MHAF: Well, you really showed them!
Deaton: (laughs) I first wrote the script while I was working as a freelance script reader and receptionist at the same time. I did have an agent, and I applied for the Writer’s Arc Foundation fellowship, and my receptionist job allowed me to leave for a few hours every day to attend the requirements of this fellowship. That was when I wrote the first draft of this script. When I finished it, I gave it to my agent, and he basically said, “What do you expect me to do with this?” He saw no value in it whatsoever. There were no sex scenes, no explosions, you know. So, I thought there must not be any value in it and put it on the shelf.
MHAF: Then what happened?
Deaton: Fortunately, a few years later, I still cared very much about this story, and I prayed to God for a champion for the script. I was an Outfest screenwriting fellow on the jury selecting new screenwriting fellows, and one of my fellow jurors was a producer (who surprisingly worked in horror movies). She learned that I was a writer and asked to read something I had written. I had enough hope to give her the script, and she loved it so much that even though it wasn’t what her horror movie company was doing, she started sharing it far and wide.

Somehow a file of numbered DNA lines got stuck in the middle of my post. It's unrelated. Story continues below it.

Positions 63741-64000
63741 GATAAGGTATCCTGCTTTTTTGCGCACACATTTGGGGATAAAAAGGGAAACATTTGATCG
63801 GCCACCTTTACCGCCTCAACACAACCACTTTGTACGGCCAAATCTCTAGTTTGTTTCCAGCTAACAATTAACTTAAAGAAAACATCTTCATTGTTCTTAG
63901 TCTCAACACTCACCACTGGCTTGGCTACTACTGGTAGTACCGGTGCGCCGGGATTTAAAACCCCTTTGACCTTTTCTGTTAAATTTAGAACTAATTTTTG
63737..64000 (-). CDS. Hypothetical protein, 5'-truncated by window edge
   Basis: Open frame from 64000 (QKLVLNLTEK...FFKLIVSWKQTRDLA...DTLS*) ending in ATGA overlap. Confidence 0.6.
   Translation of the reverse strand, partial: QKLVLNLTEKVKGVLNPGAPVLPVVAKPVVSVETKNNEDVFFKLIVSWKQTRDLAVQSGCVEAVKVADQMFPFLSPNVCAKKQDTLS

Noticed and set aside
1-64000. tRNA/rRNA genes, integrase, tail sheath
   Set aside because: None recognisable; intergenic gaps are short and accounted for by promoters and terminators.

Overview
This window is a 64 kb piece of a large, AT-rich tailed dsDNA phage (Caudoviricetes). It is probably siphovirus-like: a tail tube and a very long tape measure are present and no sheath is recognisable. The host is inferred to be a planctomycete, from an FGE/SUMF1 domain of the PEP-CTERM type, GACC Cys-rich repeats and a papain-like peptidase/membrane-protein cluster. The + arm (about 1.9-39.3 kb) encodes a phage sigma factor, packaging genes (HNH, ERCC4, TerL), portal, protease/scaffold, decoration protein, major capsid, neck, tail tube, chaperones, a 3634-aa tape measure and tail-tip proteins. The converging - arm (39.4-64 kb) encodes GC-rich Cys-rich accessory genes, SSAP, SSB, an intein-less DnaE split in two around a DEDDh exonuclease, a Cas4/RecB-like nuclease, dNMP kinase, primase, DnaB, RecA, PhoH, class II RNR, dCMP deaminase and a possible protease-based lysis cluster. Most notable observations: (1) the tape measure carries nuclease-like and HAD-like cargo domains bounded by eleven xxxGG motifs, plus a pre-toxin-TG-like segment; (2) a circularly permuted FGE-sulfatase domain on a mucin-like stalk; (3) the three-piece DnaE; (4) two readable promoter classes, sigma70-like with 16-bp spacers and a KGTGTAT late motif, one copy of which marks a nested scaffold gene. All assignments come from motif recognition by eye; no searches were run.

MHAF: That’s wonderful. So, how did you and Janet end up connecting?
Deaton: Well, the script eventually came to these women who were like, “We know the director for this,” and they told us about Janet. Before I met Janet on the phone, they told me to watch her first feature film “Fly Away,” and when I watched it, I just dropped my face in my hands in tears because there was so much in that movie that I recognized. It was about a mother of a growing child who is severely impacted by autism, and I saw in that mother so many of the pains and struggles that my own sister-in-law had confided to me. So, I was like, “Yes.”